Florida considers hunting ban drop as bear maulings increase
In December, two Floridians were attacked by bears. At the beginning of the month, 68-year-old Jeanne Barber was walking her dog when it spotted a bear at a construction dumpster, the Orlando Sentinel reported.
The dog excitedly yanked at the leash, pulling her to the ground. Then the bear attacked, clamping its jaw around her arm. Her injuries were not life-threatening, but hers was the third attack in Central Florida’s Seminole County over the past year.
Less than three weeks later, a 15-year-old was attacked in the Panhandle’s Franklin County. Leah Rader was walking her dog, when it spotted a bear.
“The dog barked, and she saw a black shadow and the next thing she knew she was in a ditch,” her mom, Sheri Mann, told the Northwest Florida Daily News. “She said she was screaming and nobody could hear her. He bit her leg and started dragging her away.”
— Fanuendo (@Fanuendo) December 27, 2014
Rader had to undergo surgery for wounds to her head, neck, back and arms, the Miami Herald reported.
The Florida black bear has suffered several injuries of its own at the hands of humans: Nearly 200 bears were killed by vehicles in the state in 2014, down from a high of 285 in 2012, according to state officials. A 300-lb bear in the Big Cypress National Preserve area northwest of Miami-Dade County was struck and killed by an SUV in early December. The accident resulted in a second crash at the scene, the Herald reported. Three men subsequently died, while eight others were injured in the incident.
The species has made a rebound since it was put on the state-designated 'threatened species' list in 1974, when the population was as low as 300-500 bears. That designation was removed in 2012, according to Florida’s Fish and Wildlife Conservation Commission (FWC). At that point the state agency approved a management plan for the animal, which is a subspecies of the American black bear.
Currently, bears are protected by Florida’s Bear Conservation Rule, which says it is illegal to injure, shoot or kill bears in Florida; the only applicable defense to illegally take or attempt to take a bear is the Common Law Defense of Necessity. Bear hunting was closed in the state in 1994, and the 2012 management plan did not include a return to the activity.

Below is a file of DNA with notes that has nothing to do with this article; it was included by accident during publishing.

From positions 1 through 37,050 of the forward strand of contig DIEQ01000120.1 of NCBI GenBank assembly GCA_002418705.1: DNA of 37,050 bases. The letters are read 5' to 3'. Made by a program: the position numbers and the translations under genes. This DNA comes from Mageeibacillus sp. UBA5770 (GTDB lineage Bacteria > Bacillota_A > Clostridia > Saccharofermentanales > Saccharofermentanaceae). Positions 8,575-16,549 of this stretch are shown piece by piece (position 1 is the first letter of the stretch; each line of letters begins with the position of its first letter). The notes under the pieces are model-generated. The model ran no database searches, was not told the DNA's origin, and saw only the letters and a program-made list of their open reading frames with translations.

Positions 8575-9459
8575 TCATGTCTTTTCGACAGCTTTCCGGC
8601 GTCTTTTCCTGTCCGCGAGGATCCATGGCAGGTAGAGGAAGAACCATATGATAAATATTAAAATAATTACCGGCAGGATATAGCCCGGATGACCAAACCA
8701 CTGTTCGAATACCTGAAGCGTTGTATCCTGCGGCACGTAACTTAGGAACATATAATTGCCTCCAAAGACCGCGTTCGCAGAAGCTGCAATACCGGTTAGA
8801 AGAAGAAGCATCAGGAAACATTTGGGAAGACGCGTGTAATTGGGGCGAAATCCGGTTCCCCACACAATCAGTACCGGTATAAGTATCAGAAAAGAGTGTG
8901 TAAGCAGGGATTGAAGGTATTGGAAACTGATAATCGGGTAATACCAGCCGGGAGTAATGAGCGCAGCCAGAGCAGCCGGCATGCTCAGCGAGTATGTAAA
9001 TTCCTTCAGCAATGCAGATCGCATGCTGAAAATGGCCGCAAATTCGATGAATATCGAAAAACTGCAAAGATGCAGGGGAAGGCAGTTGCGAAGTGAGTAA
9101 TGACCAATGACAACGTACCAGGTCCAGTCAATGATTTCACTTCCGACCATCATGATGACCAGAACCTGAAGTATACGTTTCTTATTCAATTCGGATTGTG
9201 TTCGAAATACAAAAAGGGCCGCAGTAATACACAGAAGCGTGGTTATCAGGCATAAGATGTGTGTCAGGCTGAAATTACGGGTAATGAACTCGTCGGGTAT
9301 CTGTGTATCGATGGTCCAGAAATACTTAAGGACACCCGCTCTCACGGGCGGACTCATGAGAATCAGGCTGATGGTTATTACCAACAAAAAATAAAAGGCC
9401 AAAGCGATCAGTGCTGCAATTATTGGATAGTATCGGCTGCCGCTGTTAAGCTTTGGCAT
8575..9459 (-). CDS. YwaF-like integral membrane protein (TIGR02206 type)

Wildlife officers are now studying the recent growth in the Florida black bear population, which is now being counted for the first time since 2002. At that time, there were about 3,000 bears throughout the state, according to the 2012 report.
On Wednesday, the commission will deliver a follow-up report, and this one will address the idea of reintroducing hunting to the state. Of the 41 states with resident black bear populations, 32 allow hunting and using harvest as a population management tool, FWC said in its report. Florida is the only state in the South with more than 1,000 black bears that does not allow hunting.
“Don’t wait until there’s another attack,” Lyle McCandless, president of the Big Cypress Sportsmen’s Alliance, told the Herald, calling for a controlled hunt. “Now here we are with maulings happening. Unfortunately, this is something we should have addressed a lot earlier.”
Nick Wiley, executive director of the Florida Game and Freshwater Fish Commission, has said that the hunting strategy is not an "end-all and be-all solution." But it's time, he said, for the hunting option needs to be considered again, the Orlando Sentinel reported.
“There is no single answer to eliminating human/bear conflicts, but a comprehensive approach applying several measures together can greatly reduce the likelihood of serious incidents or attacks in the future,” Thomas Eason, director of habitat and species conservation for the FWC, said in the follow-up report.
The study proposes a one-week hunt in the fall on both public and private lands. Permits for in-state residents could cost as much as $100, while out-of-state residents might pay up to $300.
“Human safety comes first, and we’re doing everything we can to address the conflicts,” Eason told the Miami Herald. “Hunting is one tool in our toolbox. We don’t think hunting is going to be the solution to the conflicts. We do see it as a tool to reduce the overall number of bears as appropriate.”
The Big Cypress National Preserve has a “strong, healthy bear population that could sustain hunting,” he added.
But not everyone sees hunting as a good way to cull the growing population.
"A hunt will not solve the problem. People can solve it," Laurie Macdonald, director of the Florida chapter of the Defenders of Wildlife, told Reuters.
Bear attack: Black bear destroys Florida woman's car... http://t.co/IukfjOw5iw
— Dr. Garry Dulgar (@GarryDulgar) June 20, 2013
A field test conducted by Florida wildlife officers found human-bear conflicts were reduced by 95 percent when residents used bear-proof garbage cans, according to the agency's report.
“Killing bears deep in the woods who aren’t causing problems is the wrong approach,” Kate McFall of the Humane Society of the US told the Associated Press. “Voters want humane, effective solutions to conflicts with bears, such as bear-wise trash management, hazing and public education.”
The Humane Society of the United States on Tuesday released a survey finding that 61 percent of voters oppose a trophy bear hunt season, while just 25 percent are in favor, according to a news release.